Snapshot Exposes Ohio Need for Domestic Violence Prevention Funding
Thursday, March 12, 2020
COLUMBUS, Ohio -- An annual report highlights the importance of funding programs that keep domestic violence survivors safe.
A one-day census by the National Network to End Domestic Violence found in Ohio, more than 2,600 survivors of domestic violence, including children, sought refuge or assistance with shelter, housing, transportation or legal counsel.
Another 263 requests for help went unmet due to a lack of resources.
At the Journey Center for Safety and Healing in Cuyahoga County, Sarah Froimson, director of shelter services, says in 2019, her shelter was forced to turn away 350 people.
"That's men, women, gender nonconforming individuals, children who were in imminent danger because of domestic violence," she relates. "And when somebody is fleeing domestic violence, it's the most dangerous time for them."
The count was taken on Sept. 12, 2019. That day in Ohio, 1,500 adults and children found refuge in emergency shelters and other housing, and more than 1,100 received counseling, legal advocacy and other non-residential services.
Froimson calls it "devastating" to be unable to help a victim who's gathered the courage to flee a violent relationship and is in desperate need of safety.
"Unfortunately, survivors and victims are forced to make this impossible choice -- between repeated escalating violence, escalating in severity, and homelessness," she points out. "That's something that we should not take lightly."
And without adequate funding, Froimson says programs are often forced to reduce services or close their doors. She adds that domestic violence is a community problem.
"Our families can be impacted," she stresses. "Our sisters, our brothers, our children, everyone can be impacted.
"So not only is this an issue in social services, in domestic violence, this is an issue we need to take seriously as citizens."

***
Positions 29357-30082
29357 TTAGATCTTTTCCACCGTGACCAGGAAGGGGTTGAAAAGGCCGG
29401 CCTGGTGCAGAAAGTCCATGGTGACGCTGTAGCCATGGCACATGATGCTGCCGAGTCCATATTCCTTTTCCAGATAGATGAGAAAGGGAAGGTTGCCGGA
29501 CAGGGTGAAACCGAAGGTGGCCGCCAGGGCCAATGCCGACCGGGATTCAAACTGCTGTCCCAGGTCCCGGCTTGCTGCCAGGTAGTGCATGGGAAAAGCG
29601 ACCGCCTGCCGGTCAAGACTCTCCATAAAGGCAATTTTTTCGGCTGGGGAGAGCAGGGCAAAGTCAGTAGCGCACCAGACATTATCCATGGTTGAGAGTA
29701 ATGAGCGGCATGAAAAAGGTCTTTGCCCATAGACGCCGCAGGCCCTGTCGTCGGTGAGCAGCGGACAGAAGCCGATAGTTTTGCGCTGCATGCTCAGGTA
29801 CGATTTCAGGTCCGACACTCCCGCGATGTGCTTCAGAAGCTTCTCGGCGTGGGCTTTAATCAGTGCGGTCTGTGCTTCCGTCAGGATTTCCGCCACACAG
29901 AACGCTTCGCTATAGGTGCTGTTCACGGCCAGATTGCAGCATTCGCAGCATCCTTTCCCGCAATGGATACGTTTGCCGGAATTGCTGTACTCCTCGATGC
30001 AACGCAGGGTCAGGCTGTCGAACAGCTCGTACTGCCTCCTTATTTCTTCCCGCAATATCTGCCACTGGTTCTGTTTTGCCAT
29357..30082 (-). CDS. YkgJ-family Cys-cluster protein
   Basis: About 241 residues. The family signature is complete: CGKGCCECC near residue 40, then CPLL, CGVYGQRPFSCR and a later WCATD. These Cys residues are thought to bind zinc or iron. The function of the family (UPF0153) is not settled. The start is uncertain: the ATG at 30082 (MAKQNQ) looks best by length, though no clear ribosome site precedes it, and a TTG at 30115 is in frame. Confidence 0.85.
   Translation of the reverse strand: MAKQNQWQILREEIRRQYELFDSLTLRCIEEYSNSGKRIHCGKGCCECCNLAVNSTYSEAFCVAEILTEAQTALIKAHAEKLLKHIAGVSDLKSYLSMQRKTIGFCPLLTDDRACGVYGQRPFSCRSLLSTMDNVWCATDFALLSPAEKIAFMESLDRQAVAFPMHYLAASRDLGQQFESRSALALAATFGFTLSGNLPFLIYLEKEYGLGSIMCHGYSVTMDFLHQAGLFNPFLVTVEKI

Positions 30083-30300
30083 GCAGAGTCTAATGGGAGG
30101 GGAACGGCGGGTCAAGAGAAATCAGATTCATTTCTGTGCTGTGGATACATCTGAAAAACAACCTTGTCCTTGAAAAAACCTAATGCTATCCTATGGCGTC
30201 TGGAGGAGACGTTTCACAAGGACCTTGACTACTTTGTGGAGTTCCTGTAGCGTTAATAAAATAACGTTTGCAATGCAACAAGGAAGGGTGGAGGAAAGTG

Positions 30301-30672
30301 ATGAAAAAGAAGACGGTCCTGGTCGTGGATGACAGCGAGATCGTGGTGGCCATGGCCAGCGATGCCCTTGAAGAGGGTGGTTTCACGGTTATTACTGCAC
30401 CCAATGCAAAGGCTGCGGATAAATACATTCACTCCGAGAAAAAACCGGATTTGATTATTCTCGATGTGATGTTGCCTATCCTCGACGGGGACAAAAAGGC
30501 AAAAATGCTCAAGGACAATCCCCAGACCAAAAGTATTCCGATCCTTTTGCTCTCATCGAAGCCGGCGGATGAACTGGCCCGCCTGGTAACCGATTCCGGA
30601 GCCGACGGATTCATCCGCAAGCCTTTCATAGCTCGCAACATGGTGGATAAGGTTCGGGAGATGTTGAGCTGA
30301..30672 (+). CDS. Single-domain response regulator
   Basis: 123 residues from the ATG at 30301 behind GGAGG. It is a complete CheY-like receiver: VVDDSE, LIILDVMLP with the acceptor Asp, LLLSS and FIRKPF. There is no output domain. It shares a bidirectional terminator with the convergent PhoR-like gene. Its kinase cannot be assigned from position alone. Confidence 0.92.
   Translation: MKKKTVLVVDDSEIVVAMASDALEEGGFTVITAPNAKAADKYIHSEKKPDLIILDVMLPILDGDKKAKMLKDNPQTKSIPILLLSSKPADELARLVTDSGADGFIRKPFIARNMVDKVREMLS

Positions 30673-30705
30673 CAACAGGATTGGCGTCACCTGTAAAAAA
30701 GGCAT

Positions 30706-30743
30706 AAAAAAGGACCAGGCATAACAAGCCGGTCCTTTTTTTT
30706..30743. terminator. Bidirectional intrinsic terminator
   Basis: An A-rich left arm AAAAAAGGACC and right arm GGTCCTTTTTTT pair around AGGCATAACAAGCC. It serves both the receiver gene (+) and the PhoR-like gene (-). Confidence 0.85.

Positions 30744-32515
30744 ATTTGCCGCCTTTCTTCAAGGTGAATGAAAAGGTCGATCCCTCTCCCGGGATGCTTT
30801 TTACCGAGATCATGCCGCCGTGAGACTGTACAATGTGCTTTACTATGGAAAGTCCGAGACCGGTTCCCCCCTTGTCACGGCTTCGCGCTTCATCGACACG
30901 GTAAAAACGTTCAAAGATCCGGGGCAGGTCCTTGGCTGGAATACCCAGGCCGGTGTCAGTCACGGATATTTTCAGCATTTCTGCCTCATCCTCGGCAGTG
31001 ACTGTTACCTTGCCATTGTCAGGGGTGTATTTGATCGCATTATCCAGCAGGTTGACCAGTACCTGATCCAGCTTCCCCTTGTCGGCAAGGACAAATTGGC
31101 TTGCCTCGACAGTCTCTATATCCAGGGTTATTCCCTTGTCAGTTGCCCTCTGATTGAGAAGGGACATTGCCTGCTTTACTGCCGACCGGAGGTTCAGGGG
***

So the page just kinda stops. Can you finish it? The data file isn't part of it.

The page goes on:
The report calls for increased federal support so advocates can continue to help survivors in crisis, and those rebuilding their lives.
Froimson says that includes Congress reauthorizing and funding the Violence Against Women Act and the Family Violence Prevention and Services Act.
get more stories like this via email
North Dakota's farming landscape is seeing policy shifts dealing with corporate ownership of agricultural interests. Now, there's fresh debate at the …
Advocates for unpaid family caregivers in Maine say they'll need continued support beyond the recently passed paid family and medical leave program…
The Students for Justice in Palestine chapters at the University of Florida and the University of South Florida are filing lawsuits against the deacti…
A new report from WGU Labs, a nonprofit affiliate of Western Governors University based in Millcreek, Utah, is shedding light on the importance of …
Many older residents of Washington state are facing strains on their budgets -- and the government programs that could assist them are underused…
Bloomington and Indianapolis are getting some international recognition for the work they're doing to help the environment. The two have been named …
Health and Wellness
New Mexico activists are tapping today's World AIDS Day, Dec. 1, to announce they'll ask the State Legislature to provide more money for treatment …
Bipartisan legislation that proposes the installation of solar panels in schools across Pennsylvania awaits a vote in the state Senate. The Solar …